What you need to know – Coronavirus disease (COVID-19)

We need to work together to help stop the spread of coronavirus disease (COVID-19) – Sourced from

Get tested as soon as you feel sick

COVID-19 symptoms include fever, cough, sore throat, shortness of breath, runny nose, loss of taste, loss of smell.

To protect people most at risk and slow the rate of community transmission:

  • Non-essential organised outdoor gatherings having changing limits and may depend on the area (please check NSW Health for further information).
  • Non-essential organised indoor gatherings having changing limits (please check NSW Health)
  • Non-essential meetings or conferences of health care professionals and emergency services should be limited
  • Reconsider if you need to visit residential aged care facilities and remote Aboriginal and Torres Strait Islander communities. Further information for residents of residential aged care services, their family members and visitors can be found at
  • From midnight Sunday 15 March 2020, all travellers coming into Australia will be required to self-isolate for 14 days.
  • From 18 March 2020, all Australians are advised not to travel overseas. Go to for further information.

These precautions are most important for people over 60 and those with chronic disease.
People who have returned from anywhere overseas are required to self-isolate for 14 days. During this time, you should monitor your health closely. If you develop symptoms including a fever and cough, you should seek medical attention, remembering to call ahead.
People who have been in close contact with a confirmed case or been in a hot spot of coronavirus should monitor their health and get tested.
While coronavirus is of concern, it is important to remember that most people displaying symptoms such as fever, cough, sore throat, tiredness, loss of sence of smell and taste must get tested and stay away from others.

What is a coronavirus and COVID-19?

Coronaviruses are a large family of viruses known to cause respiratory infections. These can range from the common cold to more serious diseases such as Severe Acute Respiratory Syndrome (SARS) and Middle East Respiratory Syndrome (MERS). This new coronavirus originated in Hubei Province, China and the disease is named COVID-19.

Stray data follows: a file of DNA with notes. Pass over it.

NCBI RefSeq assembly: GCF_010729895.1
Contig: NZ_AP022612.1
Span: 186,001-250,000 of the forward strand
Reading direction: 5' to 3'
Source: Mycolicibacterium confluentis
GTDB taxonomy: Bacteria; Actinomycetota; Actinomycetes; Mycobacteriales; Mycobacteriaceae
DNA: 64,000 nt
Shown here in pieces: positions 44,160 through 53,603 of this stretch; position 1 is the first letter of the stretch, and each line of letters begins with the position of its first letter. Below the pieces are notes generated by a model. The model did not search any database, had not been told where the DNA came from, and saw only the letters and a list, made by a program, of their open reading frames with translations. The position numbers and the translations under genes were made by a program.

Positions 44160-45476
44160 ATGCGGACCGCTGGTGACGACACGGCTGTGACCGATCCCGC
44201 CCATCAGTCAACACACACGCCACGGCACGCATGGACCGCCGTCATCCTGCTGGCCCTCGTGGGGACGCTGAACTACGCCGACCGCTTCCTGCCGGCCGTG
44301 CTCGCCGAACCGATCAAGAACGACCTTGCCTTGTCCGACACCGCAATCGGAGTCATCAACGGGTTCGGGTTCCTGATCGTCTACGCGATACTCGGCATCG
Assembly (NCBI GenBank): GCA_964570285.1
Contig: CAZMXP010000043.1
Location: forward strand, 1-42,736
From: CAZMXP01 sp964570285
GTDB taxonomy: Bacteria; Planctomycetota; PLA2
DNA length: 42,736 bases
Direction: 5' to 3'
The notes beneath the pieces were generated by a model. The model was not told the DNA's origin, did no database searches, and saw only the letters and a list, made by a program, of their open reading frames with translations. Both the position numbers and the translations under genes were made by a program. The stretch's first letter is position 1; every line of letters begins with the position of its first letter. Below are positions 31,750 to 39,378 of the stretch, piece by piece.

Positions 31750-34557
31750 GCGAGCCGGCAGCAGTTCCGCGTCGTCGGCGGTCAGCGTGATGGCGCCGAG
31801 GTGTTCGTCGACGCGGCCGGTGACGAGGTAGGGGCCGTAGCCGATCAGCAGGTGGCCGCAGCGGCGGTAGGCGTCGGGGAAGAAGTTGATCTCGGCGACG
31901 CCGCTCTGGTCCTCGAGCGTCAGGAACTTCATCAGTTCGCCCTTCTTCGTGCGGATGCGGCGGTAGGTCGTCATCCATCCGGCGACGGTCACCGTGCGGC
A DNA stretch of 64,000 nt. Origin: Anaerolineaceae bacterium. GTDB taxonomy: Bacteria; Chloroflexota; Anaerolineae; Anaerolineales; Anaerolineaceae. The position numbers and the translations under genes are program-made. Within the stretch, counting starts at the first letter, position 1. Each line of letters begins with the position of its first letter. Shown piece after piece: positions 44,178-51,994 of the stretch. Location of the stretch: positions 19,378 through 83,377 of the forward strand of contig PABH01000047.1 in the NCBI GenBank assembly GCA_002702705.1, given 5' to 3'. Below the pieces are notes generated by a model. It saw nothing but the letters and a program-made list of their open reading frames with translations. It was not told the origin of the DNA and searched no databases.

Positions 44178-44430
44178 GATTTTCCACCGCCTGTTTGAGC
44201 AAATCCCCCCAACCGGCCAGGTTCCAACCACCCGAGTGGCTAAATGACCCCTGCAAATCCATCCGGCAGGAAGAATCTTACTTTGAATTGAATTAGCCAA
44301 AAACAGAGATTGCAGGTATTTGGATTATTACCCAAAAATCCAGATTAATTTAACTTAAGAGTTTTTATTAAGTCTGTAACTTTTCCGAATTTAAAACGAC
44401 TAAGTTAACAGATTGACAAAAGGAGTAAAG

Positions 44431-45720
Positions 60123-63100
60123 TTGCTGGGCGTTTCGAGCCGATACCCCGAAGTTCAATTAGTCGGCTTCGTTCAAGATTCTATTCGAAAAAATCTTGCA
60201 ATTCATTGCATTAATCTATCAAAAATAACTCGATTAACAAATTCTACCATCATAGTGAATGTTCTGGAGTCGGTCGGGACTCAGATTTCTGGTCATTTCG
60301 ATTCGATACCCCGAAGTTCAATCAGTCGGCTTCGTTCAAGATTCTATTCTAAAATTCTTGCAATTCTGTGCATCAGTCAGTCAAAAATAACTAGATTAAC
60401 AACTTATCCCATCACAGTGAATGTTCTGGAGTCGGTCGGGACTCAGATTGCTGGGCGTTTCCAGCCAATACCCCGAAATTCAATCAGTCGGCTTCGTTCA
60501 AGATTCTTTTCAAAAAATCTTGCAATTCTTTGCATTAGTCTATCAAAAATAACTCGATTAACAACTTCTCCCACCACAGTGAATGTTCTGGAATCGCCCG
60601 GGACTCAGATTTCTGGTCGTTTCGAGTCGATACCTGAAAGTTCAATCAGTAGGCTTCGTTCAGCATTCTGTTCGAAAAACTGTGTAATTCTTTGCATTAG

How is this coronavirus spread?

Coronavirus is most likely to spread from person-to-person through:

  • Direct contact with a person while they are infectious or in the 24 hours before their symptoms appeared.
  • Touching objects or surfaces (such as door handles or tables) contaminated from from a person with the infection, and then touching your mouth or face.

How can we help prevent the spread of coronavirus?

Practising good hand and sneeze/cough hygiene and keeping your distance from others is the best defence against most viruses.

You should:

  • Wear a mask when indoors, as directed by NSW Health.
  • Socially distance, stay 1.5m away.
  • Wash your hands frequently with soap and water, before and after eating, and after going to the toilet.
  • Use handsanatiser.
  • Keep areas clean and disinfected.
  • Cover your cough and sneeze, dispose of tissues, and wash your hands or use sanatizer.
  • If unwell, get tested and avoid contact with others.
  • Exercise personal responsibility for social distancing and wearing a mask.

What is social distancing?

Social distancing is one way to help slow the spread of viruses such as COVID-19. Social distancing includes staying at home when you are unwell and keeping a distance of 1.5 metres between you and other people whenever possible. It is important to minimise physical contact
especially with people at higher risk of developing serious symptoms, such as older people and people with existing health conditions.